Prenatal maternal mood is associated with altered diurnal cortisol in adolescence.

TitlePrenatal maternal mood is associated with altered diurnal cortisol in adolescence.
Publication TypeJournal Article
Year of Publication2013
AuthorsO'Donnell K, Glover V, Jenkins J, Browne D, Ben-Shlomo Y, Golding J, O'Connor TG
Date Published2013 Sep
KeywordsAdolescent, Affect, Anxiety, Circadian Rhythm, Depression, Female, Follow-Up Studies, Humans, Hydrocortisone, Hypothalamo-Hypophyseal System, Pituitary-Adrenal System, Pregnancy, Pregnancy Complications, Prenatal Exposure Delayed Effects, Saliva, Sampling Studies, Secretory Rate, Severity of Illness Index, Socioeconomic Factors, Wakefulness

BACKGROUND: Experimental animal work shows that prenatal stress has a persisting effect on the hypothalamic-pituitary-adrenal (HPA) axis of offspring. The implications of these findings for human health and development are not yet clear.METHODS: The data are based on the ALSPAC cohort, a prospective longitudinal study of a community sample that has followed mothers and children from pregnancy. When the children were aged 15 years, diurnal cortisol samples were collected at wake-up, 30 min post-awakening and at afternoon and evening times on up to three consecutive days on n=889 adolescents. Diurnal cortisol was predicted from prenatal anxiety and depression, obstetric, life-style, socio-demographic, and postnatal covariates.RESULTS: Multilevel model analysis indicated that maternal prenatal anxiety was associated with a modest alteration of diurnal cortisol, indexed by a reduced cortisol awakening response and flatter diurnal slope. The effects were independent of psychosocial and obstetric covariates and measures of maternal postnatal anxiety; effects were similar for prenatal maternal depression. There was no association between adolescent cortisol and paternal prenatal anxiety.CONCLUSIONS: There are small but persisting associations between maternal prenatal mood and diurnal cortisol in the child that persist into adolescence and may constitute a programming effect.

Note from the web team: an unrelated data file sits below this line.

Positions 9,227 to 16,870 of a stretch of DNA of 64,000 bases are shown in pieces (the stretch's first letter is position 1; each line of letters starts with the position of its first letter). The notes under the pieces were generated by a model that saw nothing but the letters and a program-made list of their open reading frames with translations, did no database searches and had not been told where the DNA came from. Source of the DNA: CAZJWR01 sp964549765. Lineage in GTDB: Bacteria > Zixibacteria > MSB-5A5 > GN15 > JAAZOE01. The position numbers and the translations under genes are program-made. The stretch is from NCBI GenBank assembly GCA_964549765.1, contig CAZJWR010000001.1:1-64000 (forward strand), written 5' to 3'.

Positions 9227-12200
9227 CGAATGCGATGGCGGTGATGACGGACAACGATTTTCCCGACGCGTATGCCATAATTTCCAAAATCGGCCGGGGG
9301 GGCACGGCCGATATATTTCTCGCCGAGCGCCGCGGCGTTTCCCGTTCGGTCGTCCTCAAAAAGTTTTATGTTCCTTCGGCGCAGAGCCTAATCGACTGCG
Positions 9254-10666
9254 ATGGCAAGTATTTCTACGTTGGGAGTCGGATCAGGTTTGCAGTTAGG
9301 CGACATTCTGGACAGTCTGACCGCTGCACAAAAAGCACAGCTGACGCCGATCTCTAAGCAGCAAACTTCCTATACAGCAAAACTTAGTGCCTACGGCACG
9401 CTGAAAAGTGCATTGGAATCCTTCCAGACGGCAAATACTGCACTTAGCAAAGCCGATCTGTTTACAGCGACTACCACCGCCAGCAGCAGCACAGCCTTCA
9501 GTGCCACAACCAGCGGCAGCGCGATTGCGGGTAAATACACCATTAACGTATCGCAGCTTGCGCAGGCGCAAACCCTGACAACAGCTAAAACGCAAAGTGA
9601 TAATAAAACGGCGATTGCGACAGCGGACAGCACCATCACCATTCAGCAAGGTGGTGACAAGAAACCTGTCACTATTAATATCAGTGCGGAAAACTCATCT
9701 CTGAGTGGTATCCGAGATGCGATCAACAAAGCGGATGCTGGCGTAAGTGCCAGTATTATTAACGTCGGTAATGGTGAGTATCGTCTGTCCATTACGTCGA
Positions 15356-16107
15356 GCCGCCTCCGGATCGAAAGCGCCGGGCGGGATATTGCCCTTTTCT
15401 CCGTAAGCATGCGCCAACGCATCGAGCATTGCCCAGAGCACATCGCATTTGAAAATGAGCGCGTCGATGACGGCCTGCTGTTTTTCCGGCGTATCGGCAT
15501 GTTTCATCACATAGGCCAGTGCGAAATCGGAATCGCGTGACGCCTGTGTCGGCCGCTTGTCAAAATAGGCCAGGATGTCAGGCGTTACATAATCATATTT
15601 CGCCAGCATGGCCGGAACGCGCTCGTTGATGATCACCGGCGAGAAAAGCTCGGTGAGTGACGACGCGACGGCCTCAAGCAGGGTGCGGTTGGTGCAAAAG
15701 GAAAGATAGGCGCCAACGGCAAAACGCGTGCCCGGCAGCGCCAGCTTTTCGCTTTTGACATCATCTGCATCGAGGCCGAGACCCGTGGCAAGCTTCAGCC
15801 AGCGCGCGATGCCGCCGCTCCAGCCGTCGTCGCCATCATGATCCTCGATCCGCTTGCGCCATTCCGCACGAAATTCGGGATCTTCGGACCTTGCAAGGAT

Alternate JournalPsychoneuroendocrinology
PubMed ID23433748
PubMed Central IDPMC3695029
Grant ListR01 MH073842 / MH / NIMH NIH HHS / United States
092731 / / Wellcome Trust / United Kingdom
74882 / / Medical Research Council / United Kingdom
076467 / / Wellcome Trust / United Kingdom
G9815508 / / Medical Research Council / United Kingdom